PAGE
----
Marin
Posts: 3134
Joined: Wed Jan 22, 2014 11:48 am
Location: Vienna Austria

by Marin

dastott wrote:
Mon Nov 05, 2018 10:21 am
the climb is 9km at 7.7%,

500g extra will cost you about 10s on that climb.

Try this, it gives quite realistic results: http://kreuzotter.de/deutsch/speed.htm

However, you'll probably be riding at a speed where aerodynamics already make a huge difference - riding upright instead of in the drops will cost you almost a minute!

dastott
Posts: 128
Joined: Wed Jun 17, 2015 12:35 pm

by dastott

Thanks! So wear the aero helmet and not the lighter climbing helmet. I will be in the drops and on the hoods mostly. Because it is in dense forest I imagine the wind effect would be somewhat less?

alcatraz
Posts: 1340
Joined: Mon Aug 29, 2016 11:19 am

by alcatraz

Interesting course. Depends on your avg speed.

If you expect to avg 35km/h then maybe aero will trump weight.

If you expect 25km/h then probably weight will trump aero.

At what speed do these curves intersect you ask? Better use some form of caculator like the previous poster suggested.

38mm carbon tubs with corsa speed tires would probably be quite sweet in a situation like this.

bikebreak
Posts: 19
Joined: Thu May 19, 2016 10:44 am

by bikebreak

dastott wrote:
Mon Nov 05, 2018 10:21 am
Thanks for the input. Actually just had my first sidewall cut on the Michelin Power Competition the other day. Have done almost 5000kms on that rear tyre though, so not too bad. Will look into the Michelin Power Endurance.

Behind my question is a choice I am wrestling with. I have a local hillclimb race coming up and I am wondering about wheel choice, option 1 or 2:

1. 1000g carbon tubs with 22m Conti Sprinters
...…
Conti Sprinters for uphill race?? in my experience those are close to 300g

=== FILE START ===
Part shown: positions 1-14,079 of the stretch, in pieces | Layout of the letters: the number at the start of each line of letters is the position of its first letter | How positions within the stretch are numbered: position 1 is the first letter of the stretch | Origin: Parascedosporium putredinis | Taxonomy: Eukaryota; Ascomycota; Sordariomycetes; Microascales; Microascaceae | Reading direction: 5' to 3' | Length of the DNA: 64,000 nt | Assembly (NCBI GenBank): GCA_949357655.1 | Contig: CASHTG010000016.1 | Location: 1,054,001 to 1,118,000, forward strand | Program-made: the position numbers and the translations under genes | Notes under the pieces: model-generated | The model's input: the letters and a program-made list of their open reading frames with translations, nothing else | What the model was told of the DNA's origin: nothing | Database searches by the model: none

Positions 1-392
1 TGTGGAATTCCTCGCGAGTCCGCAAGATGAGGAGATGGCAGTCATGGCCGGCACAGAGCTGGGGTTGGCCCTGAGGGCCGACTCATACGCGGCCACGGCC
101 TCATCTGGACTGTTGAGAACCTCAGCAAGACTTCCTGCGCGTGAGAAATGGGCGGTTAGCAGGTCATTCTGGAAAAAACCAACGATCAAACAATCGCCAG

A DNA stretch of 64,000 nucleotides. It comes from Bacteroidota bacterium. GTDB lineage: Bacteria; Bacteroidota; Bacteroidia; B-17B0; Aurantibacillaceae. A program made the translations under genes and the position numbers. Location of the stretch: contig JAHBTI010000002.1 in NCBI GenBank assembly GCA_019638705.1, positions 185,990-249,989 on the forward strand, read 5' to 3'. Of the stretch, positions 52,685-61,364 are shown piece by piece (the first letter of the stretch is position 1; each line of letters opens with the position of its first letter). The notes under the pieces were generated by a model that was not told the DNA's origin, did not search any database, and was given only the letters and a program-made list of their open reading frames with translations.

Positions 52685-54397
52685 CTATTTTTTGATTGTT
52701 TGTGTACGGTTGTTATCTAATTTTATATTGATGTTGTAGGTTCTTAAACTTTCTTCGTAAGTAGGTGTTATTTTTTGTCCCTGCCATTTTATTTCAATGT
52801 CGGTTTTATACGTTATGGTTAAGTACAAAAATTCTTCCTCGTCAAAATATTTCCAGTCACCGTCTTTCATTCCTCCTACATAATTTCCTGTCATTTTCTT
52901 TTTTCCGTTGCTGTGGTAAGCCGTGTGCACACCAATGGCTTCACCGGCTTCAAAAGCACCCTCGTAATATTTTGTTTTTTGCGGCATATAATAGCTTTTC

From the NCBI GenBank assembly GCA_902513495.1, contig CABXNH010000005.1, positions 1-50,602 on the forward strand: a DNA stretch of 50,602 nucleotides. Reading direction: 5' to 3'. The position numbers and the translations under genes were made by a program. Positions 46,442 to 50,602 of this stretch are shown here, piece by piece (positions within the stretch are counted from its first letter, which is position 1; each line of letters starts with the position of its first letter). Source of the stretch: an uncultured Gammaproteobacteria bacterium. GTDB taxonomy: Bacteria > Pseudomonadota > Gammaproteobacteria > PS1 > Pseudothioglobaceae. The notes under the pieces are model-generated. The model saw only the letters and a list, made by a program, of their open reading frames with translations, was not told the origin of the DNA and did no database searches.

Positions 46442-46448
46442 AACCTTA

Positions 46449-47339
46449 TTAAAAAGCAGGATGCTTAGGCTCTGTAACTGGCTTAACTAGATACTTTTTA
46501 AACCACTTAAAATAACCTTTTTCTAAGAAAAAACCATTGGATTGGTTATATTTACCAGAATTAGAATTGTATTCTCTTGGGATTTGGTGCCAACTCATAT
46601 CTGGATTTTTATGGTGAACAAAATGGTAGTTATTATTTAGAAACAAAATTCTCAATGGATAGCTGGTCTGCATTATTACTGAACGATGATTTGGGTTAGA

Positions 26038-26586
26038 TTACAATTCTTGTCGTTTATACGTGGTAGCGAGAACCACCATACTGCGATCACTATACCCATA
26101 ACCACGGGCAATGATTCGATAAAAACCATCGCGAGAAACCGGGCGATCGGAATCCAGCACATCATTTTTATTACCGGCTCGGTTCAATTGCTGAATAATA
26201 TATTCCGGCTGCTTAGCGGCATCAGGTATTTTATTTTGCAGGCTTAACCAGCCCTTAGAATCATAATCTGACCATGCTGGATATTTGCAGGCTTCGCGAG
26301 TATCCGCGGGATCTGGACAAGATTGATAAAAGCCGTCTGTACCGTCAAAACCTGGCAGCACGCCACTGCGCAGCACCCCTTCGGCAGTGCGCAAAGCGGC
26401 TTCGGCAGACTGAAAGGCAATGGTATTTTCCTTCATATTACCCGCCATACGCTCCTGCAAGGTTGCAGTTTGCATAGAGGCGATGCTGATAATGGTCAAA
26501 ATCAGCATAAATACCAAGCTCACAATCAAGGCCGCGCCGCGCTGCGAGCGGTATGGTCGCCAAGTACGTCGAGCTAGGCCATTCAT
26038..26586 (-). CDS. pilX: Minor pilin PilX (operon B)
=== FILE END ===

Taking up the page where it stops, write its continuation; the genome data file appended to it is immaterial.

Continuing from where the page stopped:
try vittoria corsa speed or veloflex record, either under 200g

I use corsa speed on front wheels with caffelatex sealant. If the road debris flats it despite the sealant it would have flatted the clincher too
If you use the tubular tape you can swap out a tire just as fast as swapping a tube. maybe faster.
it's a little heavier than glue

Marin
Posts: 3134
Joined: Wed Jan 22, 2014 11:48 am
Location: Vienna Austria

by Marin

Tubular tape also increases rolling resistance.

Regarding rr vs. aero, my calculation above used a speed of 18kph, and even there aero is a huge factor.

bm0p700f
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by bm0p700f

Mathematicaly speaking gradient reduces rolling resistance but the effect is small.

Power to overcomeRolling resistance = Crr*m*g*cos(theta)*v

Theta is the angle to the horizontal.

Alumen
Posts: 113
Joined: Tue Aug 18, 2015 1:47 pm

by Alumen

Marin wrote:
Mon Nov 05, 2018 12:36 pm
dastott wrote:
Mon Nov 05, 2018 10:21 am
the climb is 9km at 7.7%,

500g extra will cost you about 10s on that climb.

Try this, it gives quite realistic results: http://kreuzotter.de/deutsch/speed.htm

However, you'll probably be riding at a speed where aerodynamics already make a huge difference - riding upright instead of in the drops will cost you almost a minute!
That says it all... I don't want to be the wise guy, but for that 10s I would spend more time on my fitness.

Other then that, I would go for lightweight / low RR all the time, aerodynamics in climbs is not for us mortals.
CAAD 10 2015

by Weenie